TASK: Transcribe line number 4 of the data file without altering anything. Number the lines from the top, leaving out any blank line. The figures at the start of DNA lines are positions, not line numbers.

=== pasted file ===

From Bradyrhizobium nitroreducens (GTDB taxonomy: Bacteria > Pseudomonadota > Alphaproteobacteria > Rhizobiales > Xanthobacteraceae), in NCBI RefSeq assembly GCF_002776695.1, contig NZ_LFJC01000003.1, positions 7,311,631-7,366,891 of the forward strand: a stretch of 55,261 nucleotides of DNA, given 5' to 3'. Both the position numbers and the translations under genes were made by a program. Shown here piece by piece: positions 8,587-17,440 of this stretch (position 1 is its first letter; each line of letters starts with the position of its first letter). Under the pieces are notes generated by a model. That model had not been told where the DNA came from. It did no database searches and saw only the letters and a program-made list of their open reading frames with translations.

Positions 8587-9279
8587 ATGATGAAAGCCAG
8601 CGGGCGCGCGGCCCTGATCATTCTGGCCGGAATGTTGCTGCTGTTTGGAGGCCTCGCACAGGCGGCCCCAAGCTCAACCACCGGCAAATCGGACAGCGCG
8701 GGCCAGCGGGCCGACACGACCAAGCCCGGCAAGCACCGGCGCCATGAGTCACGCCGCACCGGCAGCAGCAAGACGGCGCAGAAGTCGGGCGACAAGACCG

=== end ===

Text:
8601 CGGGCGCGCGGCCCTGATCATTCTGGCCGGAATGTTGCTGCTGTTTGGAGGCCTCGCACAGGCGGCCCCAAGCTCAACCACCGGCAAATCGGACAGCGCG